BIO OF BELL FAMILY

BIO OF BELL FAMILY
San Joaquin Valley Argus
February 23, 1878

MR. GEORGE BELL, the young man now confined in our county jail awaiting the action of the next grand jury for the killing of Silas McSwain, is a native of California, twenty-four years of age. As a rumor has reached our ears that he is the son of Tom Bell, the notorious highwayman, we feel it a duty we owe to his good, true and respectable mother, whom we knew many years ago, to give this story the lie. It has been gotten up by some malicious, evil minded person, who is as ignorant as he is malicious. For any one who knows anything of the history of that notorious individual, that Tom Bell was only an assumed name. Mr. James Bell, the father of George Bell, was a highly respectable gentleman, a native of Lounds county, Mississippi. Came across the plains in 1849, in the same train with R. J. Steele. He married Mrs. Mary Elizabeth Reed about 25 years ago, near El Dorado, Calaveras county. At that time the Hon. James Farley, present Senator-elect to the United States Senate, was a partner of Mr. James Bell, and boarded with the family. In 1862 Mr. Bell lived in San Andreas in the same county. It was at the latter place and in that year that Mr. James Bell died leaving his widow with three little boys, George, James, Henry.  The latter is also confined in the jail, held as accessory to the crime with which George is charged. Mr. Bell has since married Mrs. William Bennett and lives in the town of El Dorado. The following gentlemen are all well acquainted with the history of young George Bell; Mr. James Caven, brother-in-law of ex Sheriff Oliphant, of San Andreas, Mr. Adams, Mr. B. K. Thorn, also ex Sheriff of Calaveras county, Mr. John Rodesno, B. Dughi, Dr. Boucher, the family physician of the Bell family for many years, and attended Mrs. Bell at the birth of each of her children, is now a resident of Mokelumne Hill, A, R. Wheat, member of the Assembly now in session at Sacramento, and Mr. Thomas Haskins. As we remarked, the above named gentlemen are well acquainted with the history of the two young men whom rumor has in their hour of sad trial so maliciously assailed. It is always the case when calamity comes upon an unfortunate individual. Some black, unprincipled creature, who does not deserve to be called a man, will try to breed a prejudice in the minds of the people against the prisoner. Mr. George Bell has borne a good character for honesty and a peaceful man, Sober, industrious and kind, his name stood without a blemish up to the time of this unfortunate affair with his friend and neighbor, with whom he had never had an angry word. Mr. George Bell is a married man; his wife is nearly related to one of the of the best families on the Merced river. The Hon. Judge David S. Terry is engaged as counsel for the defense. The iron hand of the law is upon this unfortunate man, and for the love of Heaven, heap no more coals upon his head. None know how soon the same terrible reality may come upon them, or some one very near and dear.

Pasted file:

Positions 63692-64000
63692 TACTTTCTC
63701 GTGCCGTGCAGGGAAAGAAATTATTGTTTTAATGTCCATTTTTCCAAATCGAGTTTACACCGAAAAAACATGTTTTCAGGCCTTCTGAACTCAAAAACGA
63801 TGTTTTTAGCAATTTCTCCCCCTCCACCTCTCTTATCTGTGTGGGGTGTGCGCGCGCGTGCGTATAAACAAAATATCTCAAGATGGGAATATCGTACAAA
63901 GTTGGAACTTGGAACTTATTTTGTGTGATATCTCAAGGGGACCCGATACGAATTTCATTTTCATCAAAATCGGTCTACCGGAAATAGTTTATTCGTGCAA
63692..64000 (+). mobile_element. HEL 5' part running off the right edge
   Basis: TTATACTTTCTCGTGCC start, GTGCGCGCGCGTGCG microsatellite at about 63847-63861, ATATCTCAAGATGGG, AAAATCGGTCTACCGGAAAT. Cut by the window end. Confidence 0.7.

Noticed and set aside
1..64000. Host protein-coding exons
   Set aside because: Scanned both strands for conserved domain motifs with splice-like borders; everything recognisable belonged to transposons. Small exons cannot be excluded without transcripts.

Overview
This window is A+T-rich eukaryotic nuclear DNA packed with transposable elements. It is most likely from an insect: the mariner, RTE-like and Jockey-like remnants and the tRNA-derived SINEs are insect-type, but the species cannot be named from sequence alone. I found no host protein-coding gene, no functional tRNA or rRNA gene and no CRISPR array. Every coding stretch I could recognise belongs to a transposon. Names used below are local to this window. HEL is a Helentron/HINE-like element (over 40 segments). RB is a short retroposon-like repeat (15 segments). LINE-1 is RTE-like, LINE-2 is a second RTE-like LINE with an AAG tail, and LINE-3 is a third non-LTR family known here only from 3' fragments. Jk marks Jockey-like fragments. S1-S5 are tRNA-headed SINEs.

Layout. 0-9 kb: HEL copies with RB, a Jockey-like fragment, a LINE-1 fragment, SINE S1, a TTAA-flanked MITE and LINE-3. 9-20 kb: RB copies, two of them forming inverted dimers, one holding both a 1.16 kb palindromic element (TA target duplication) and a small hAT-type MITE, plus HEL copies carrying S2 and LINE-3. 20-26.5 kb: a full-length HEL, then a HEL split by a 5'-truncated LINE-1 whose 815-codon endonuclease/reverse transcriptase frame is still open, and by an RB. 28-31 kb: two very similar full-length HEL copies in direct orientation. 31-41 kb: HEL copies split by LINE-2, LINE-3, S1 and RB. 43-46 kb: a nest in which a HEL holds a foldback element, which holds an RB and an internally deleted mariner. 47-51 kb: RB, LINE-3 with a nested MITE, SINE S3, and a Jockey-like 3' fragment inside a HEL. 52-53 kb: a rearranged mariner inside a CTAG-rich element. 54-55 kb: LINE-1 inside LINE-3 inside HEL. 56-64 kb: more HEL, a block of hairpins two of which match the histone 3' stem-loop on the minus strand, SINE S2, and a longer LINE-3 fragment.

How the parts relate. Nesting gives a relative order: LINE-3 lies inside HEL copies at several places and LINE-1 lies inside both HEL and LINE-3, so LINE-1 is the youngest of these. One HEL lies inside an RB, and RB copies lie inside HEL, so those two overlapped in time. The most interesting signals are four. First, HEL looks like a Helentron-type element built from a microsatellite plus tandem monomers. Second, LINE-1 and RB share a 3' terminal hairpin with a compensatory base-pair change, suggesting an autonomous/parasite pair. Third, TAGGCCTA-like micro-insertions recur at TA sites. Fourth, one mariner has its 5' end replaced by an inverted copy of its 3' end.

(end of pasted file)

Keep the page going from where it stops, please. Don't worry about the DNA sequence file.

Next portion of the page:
Contributed by: Carol Lackey